In general, biological testing and the results can be important to ATSDR, such as in determiningwhether exposure has occurred, levels of exposure, and the potential health impact of anyexposure incurred. However, tests specifically for chromium exposure are not able to determinethe precise levels that an individual may have been exposed to or predict whether health effectswill occur (43). In this instance there is a well defined pathway (Off-site Groundwater, pages 21-22) and exposure reported as having occurred.

ATSDR does not provide primary health care and would therefore encourage this family toconsult with their private physician, if they have not already done so, regarding any chromiumtesting they have had conducted.

Comment 32: Under Conclusion # 5 [page 40], ATSDR concludes quote, "Based on anevaluation of the maximum weekly beryllium concentrations detected in ambient air for each yearthat data are available (1979-93), no increased risk of cancer is expected." Since EPA is nowundertaking an evaluation of the results and an investigation of the laboratory that obtained them,I believe it is inappropriate for ATSDR to make such a conclusion until EPA finishes its review.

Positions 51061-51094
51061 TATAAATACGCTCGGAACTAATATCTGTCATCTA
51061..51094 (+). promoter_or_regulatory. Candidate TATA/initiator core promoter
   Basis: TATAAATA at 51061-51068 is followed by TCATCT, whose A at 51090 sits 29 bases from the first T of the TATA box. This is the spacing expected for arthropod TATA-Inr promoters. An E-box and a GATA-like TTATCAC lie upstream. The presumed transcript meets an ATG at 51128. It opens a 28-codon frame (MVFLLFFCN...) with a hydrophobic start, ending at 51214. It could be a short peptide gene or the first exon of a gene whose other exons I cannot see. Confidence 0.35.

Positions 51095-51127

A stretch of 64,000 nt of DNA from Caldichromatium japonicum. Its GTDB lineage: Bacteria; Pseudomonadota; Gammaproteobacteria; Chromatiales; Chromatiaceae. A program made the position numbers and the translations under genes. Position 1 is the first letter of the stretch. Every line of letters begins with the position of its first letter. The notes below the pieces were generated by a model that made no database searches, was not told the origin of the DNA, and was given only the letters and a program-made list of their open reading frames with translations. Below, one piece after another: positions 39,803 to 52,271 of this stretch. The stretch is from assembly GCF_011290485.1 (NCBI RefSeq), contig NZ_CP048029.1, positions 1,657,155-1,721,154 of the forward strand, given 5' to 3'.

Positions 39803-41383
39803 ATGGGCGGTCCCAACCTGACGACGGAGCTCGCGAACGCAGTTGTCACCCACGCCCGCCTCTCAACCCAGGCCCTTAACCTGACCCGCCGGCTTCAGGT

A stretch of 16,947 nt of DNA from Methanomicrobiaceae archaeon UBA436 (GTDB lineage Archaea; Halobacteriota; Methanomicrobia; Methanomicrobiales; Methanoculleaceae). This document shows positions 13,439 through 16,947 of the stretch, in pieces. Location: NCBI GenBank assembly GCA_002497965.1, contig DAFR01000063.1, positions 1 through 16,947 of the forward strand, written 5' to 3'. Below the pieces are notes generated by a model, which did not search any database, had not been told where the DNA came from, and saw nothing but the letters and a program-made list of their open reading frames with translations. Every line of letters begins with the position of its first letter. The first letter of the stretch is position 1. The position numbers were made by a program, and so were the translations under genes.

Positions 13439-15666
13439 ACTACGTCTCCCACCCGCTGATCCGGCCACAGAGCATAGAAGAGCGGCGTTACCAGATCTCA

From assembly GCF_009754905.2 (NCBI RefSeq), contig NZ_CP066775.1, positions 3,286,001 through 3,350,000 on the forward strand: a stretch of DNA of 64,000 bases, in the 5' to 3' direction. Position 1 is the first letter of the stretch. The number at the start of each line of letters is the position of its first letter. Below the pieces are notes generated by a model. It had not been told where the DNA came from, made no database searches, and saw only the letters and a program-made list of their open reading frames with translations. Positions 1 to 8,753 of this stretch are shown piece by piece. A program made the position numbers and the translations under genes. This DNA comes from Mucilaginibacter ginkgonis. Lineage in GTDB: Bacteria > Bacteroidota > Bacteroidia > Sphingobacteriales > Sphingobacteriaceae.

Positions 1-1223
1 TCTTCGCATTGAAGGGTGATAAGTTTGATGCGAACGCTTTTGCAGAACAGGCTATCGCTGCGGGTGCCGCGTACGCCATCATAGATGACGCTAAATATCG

Response to comment 32: In conducting a public health assessment, it is ATSDR's objective toreview the available environmental and health data in order to come to some conclusion regardingthe impact that a site or facility may have on public health. ATSDR has evaluated andsummarized a wealth of data for the NGK Metals Petitioned Public Health Assessment. The datareferred to above have been evaluated by ATSDR, as reported. However, ATSDR has identified(page 20 under the "Quality Assurance/Quality Control" subsection) the concerns and questionsregarding the data and has indicated that if EPA renders a decision indicating the data areunrepresentative of the actual air quality, that the data will be reassessed accordingly.